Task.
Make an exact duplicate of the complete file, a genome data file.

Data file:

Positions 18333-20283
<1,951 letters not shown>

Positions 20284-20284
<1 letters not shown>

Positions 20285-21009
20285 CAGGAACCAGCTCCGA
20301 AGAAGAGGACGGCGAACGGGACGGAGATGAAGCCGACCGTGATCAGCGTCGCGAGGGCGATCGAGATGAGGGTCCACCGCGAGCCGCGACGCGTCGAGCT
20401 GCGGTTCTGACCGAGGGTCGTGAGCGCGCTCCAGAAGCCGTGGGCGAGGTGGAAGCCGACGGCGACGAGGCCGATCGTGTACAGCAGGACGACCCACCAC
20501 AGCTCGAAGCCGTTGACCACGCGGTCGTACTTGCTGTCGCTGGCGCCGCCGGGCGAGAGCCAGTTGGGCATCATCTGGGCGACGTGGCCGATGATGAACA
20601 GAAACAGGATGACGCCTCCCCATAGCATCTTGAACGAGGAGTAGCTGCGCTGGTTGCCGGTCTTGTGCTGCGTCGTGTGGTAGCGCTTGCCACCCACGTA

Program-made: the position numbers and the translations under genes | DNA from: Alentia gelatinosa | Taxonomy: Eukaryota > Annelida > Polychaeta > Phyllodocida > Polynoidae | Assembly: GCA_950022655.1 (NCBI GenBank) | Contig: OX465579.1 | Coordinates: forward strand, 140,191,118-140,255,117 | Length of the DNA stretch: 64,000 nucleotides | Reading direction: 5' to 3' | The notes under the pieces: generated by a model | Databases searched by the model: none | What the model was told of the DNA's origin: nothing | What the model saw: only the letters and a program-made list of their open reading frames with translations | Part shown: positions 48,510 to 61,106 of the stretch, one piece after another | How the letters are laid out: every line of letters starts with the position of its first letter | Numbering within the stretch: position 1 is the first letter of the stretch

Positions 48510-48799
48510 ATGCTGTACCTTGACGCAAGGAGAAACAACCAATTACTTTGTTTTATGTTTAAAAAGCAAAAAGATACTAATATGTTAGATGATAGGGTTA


Positions 18333-20283
<1,951 letters not shown>

Positions 20284-20284
<1 letters not shown>

Positions 20285-21009
20285 CAGGAACCAGCTCCGA
20301 AGAAGAGGACGGCGAACGGGACGGAGATGAAGCCGACCGTGATCAGCGTCGCGAGGGCGATCGAGATGAGGGTCCACCGCGAGCCGCGACGCGTCGAGCT
20401 GCGGTTCTGACCGAGGGTCGTGAGCGCGCTCCAGAAGCCGTGGGCGAGGTGGAAGCCGACGGCGACGAGGCCGATCGTGTACAGCAGGACGACCCACCAC
20501 AGCTCGAAGCCGTTGACCACGCGGTCGTACTTGCTGTCGCTGGCGCCGCCGGGCGAGAGCCAGTTGGGCATCATCTGGGCGACGTGGCCGATGATGAACA
20601 GAAACAGGATGACGCCTCCCCATAGCATCTTGAACGAGGAGTAGCTGCGCTGGTTGCCGGTCTTGTGCTGCGTCGTGTGGTAGCGCTTGCCACCCACGTA

Program-made: the position numbers and the translations under genes | DNA from: Alentia gelatinosa | Taxonomy: Eukaryota > Annelida > Polychaeta > Phyllodocida > Polynoidae | Assembly: GCA_950022655.1 (NCBI GenBank) | Contig: OX465579.1 | Coordinates: forward strand, 140,191,118-140,255,117 | Length of the DNA stretch: 64,000 nucleotides | Reading direction: 5' to 3' | The notes under the pieces: generated by a model | Databases searched by the model: none | What the model was told of the DNA's origin: nothing | What the model saw: only the letters and a program-made list of their open reading frames with translations | Part shown: positions 48,510 to 61,106 of the stretch, one piece after another | How the letters are laid out: every line of letters starts with the position of its first letter | Numbering within the stretch: position 1 is the first letter of the stretch

Positions 48510-48799
48510 ATGCTGTACCTTGACGCAAGGAGAAACAACCAATTACTTTGTTTTATGTTTAAAAAGCAAAAAGATACTAATATGTTAGATGATAGGGTTA